Lt. Jekubik: Our motorcade slowed down, as the armour got ahead of us.
Por. Mikolajek: There were too many Germans! Fearing for my life I abandoned my platoon and fled to the east.
Por. Mikolajek: The Germans were overrunning the hill. I continued to run.
Lt. Jandl: Our forces assaulted the last cavalry platoon after my HMG fire eliminated a large number of Polish horse. The forces on the hill continued to attack us, but another artillery strike eliminated the Polish AT Guns.
Lt. Jekubik: Our motorcade caught up with the panzers. Some enemy artillery began falling around us.
Lt. Schiwy: We were ordered to follow the motorcade to the town, so we limbered up and reloaded onto our trucks.
Lt. Jandl: My Captain continued his assault against the Polish cavalry while the Major and I advanced on the demoralised HMG nests dug-in on the road. The Polish horse tried to flee but was cut down. We continued to draw fire from the hill and my own HMG was demoralised.
Por. Mikolajek: I finally regained some of my nerves as some infantry was fleeing my way. I’d have to see if I could turn them around.
Lt. Jekubik: The motorcade began to take mortar, artillery and AT fire! I spotted some AT Guns in a copse of trees. Ordering an artillery strike of my own the AT Guns were devastated!
Por. Godlinski: I spotted the German trucks advancing from the northwest. Our mortars began to fire.
Lt. Jandl: It was my turn to lead the assault. So along with the Major we hit the dug-in Polish HMGs. I was a bit disorientated (disrupted) but my troops stayed good and a few of the nests were overrun.
Lt. Jekubik: Spotting the mortars in town, our artillery was deadly accurate! We decided to abandon the trucks as the enemy artillery was becoming dangerous, although we escaped it so far.
Por. Godlinski: Our mortars were taking fire. We continued to target the German trucks, but to no avail!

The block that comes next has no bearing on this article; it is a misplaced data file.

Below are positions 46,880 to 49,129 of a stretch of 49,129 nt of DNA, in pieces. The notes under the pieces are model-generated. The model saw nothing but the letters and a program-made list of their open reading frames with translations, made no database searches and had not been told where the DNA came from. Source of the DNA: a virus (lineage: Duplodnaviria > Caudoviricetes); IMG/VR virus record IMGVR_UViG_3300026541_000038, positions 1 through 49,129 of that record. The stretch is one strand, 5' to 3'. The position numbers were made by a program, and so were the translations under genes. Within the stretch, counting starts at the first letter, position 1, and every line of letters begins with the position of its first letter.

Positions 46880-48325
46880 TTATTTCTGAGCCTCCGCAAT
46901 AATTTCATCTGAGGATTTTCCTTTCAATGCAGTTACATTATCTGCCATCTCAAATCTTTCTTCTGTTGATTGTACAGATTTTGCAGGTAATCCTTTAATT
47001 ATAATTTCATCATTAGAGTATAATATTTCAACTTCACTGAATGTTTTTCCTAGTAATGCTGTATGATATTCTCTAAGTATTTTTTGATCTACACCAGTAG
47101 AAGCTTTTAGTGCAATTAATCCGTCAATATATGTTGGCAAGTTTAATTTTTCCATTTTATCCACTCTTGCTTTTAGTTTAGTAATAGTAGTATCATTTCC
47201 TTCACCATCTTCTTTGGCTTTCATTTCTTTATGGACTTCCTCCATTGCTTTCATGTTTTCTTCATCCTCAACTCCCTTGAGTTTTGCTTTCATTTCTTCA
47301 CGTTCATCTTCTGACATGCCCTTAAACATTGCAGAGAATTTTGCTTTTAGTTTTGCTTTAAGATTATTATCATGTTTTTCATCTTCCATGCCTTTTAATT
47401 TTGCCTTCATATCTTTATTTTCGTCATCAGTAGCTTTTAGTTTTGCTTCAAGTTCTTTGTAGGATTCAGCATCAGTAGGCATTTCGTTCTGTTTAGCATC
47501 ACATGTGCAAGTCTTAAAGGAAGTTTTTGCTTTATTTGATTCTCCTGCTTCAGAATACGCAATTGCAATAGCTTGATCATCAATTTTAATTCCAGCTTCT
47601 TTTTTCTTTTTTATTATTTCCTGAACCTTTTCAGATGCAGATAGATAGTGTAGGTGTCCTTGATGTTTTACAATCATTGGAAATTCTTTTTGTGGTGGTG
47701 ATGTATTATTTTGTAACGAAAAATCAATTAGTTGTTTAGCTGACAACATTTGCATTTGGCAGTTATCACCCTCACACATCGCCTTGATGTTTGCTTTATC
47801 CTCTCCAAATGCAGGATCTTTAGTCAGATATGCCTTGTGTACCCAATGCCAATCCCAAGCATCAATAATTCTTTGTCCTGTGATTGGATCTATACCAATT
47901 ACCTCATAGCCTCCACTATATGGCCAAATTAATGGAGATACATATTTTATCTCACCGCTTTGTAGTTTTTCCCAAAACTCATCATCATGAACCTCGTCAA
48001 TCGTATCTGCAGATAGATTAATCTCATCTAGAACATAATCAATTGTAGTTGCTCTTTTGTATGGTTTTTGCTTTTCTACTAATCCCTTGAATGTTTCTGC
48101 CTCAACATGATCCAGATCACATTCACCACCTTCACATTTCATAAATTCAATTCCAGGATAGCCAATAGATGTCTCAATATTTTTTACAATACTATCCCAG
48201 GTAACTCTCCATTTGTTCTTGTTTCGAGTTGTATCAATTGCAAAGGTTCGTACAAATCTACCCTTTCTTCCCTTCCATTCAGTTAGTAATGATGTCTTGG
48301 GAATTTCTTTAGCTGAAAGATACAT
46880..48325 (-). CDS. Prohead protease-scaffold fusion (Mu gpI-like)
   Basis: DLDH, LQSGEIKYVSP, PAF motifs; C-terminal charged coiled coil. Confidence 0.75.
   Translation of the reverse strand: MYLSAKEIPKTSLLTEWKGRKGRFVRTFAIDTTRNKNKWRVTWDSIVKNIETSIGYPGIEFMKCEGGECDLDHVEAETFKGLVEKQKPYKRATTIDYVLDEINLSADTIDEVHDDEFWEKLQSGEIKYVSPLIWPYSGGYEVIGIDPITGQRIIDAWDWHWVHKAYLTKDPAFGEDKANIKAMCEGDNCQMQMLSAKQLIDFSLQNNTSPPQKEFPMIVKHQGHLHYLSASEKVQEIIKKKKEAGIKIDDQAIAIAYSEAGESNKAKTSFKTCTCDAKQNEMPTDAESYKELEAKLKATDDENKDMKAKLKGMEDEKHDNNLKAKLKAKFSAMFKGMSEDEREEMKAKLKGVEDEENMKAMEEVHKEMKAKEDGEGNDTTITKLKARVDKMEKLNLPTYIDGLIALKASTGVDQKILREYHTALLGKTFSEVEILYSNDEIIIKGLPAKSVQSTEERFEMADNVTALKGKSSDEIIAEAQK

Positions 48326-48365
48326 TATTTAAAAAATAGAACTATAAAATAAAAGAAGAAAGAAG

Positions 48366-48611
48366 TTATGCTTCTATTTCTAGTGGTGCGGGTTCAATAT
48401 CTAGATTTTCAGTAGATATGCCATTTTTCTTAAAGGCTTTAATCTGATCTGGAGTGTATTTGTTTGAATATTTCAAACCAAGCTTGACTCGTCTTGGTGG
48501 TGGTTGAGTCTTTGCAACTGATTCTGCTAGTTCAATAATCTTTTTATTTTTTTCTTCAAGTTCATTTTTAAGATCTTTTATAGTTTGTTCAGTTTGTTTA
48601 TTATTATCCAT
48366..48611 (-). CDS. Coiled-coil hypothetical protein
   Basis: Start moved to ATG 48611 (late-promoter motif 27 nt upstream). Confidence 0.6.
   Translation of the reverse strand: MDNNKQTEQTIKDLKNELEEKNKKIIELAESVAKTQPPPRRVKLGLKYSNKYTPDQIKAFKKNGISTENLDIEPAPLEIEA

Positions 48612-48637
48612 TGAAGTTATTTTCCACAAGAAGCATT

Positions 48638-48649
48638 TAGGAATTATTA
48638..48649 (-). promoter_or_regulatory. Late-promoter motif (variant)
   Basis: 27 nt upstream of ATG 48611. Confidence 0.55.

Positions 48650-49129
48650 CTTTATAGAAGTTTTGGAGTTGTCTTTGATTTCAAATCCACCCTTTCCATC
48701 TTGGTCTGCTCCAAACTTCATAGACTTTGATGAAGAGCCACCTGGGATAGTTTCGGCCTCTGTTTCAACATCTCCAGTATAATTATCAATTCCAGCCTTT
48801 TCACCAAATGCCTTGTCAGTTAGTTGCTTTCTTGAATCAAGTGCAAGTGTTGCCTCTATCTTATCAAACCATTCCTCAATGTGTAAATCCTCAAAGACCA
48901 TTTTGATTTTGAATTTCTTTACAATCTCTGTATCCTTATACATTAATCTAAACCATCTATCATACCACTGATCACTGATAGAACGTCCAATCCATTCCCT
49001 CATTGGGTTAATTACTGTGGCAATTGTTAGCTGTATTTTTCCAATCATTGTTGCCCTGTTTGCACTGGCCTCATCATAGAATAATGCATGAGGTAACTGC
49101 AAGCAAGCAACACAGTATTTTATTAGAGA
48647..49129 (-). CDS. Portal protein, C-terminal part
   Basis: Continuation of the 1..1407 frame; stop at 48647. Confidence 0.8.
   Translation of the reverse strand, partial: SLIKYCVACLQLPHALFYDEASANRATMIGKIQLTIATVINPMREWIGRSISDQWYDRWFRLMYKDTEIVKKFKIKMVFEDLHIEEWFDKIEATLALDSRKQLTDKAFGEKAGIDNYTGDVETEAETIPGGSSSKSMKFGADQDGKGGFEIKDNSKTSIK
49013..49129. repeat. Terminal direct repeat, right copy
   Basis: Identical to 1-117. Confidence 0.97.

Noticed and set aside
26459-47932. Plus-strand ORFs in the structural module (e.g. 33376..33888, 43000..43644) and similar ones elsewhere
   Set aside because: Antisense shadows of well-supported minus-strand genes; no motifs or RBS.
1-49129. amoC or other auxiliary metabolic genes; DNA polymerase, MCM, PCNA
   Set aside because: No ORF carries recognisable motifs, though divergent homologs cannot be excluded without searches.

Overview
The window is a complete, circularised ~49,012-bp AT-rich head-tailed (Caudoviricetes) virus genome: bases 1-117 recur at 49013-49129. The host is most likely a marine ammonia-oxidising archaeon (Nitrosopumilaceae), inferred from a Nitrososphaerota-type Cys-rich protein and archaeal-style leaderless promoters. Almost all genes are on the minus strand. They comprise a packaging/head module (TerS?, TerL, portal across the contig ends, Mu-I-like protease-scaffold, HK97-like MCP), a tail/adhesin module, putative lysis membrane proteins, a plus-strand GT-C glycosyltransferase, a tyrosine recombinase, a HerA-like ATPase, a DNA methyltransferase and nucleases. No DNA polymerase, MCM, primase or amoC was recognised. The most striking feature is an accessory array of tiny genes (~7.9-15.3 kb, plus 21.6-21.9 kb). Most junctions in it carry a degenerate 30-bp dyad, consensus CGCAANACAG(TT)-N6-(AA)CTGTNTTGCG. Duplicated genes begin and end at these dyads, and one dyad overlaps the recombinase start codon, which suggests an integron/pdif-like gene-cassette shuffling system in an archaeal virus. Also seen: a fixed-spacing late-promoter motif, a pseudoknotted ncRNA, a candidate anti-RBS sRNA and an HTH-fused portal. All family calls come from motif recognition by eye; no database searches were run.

Lt. Jandl: I continued to lead the assault against the HMG nests as the Major rallied.
Lt. Jekubik: Our artillery continued to pound the town as we advanced from the north.
Por. Godlinski: I took over leading our mortars as the Major was severely shaken from shell shock. We had little effect on the approaching Germans. There were very many of them.
Por. Mikolajek: I couldn’t overcome my nerves even when my men on the hill repelled two German half platoons. Why you ask? I saw the Germans who overran our cavalry company head south to the hill. I knew they were doomed. I couldn’t go back!
Lt. Jekubik: Led by our panzers, we advanced to the town’s outskirts. We took some fire, but our morale was high! Our mortars, under the command of Lt. Schiwy, were still following us, about a kilometre behind.
Por. Przebilski: We began to fire at the advancing German infantry. They were screened by panzers. Por. Godlinski led the mortars and artillery, but we couldn’t slow the German juggernaut down!
Por. Mikolajek: My troops continued to hold out, but I still had insufficient nerves to advance.
Por. Przebilski: My quarter of the town was assaulted by some German infantry assisted by some Pz1. I have extensive training in urban assaults and was able to hold them off.
Por. Godlinski: Our mortars screamed against the advancing Germans. I knew that soon, they would be flooding into my quarter of the town as well. They have already begun their assault against Por. Przebilski.
Lt. Jandl: The Polish HMG nests were proving problematic. I attempted to rally the men as the Major fled.
Lt. Schiwy: I ordered some artillery to strike some Polish in the open. The enemy infantry and their Kapitan were eliminated. Out of no where some Polish artillery came whistling down. I barely had time to leap for cover as we were heavily hit.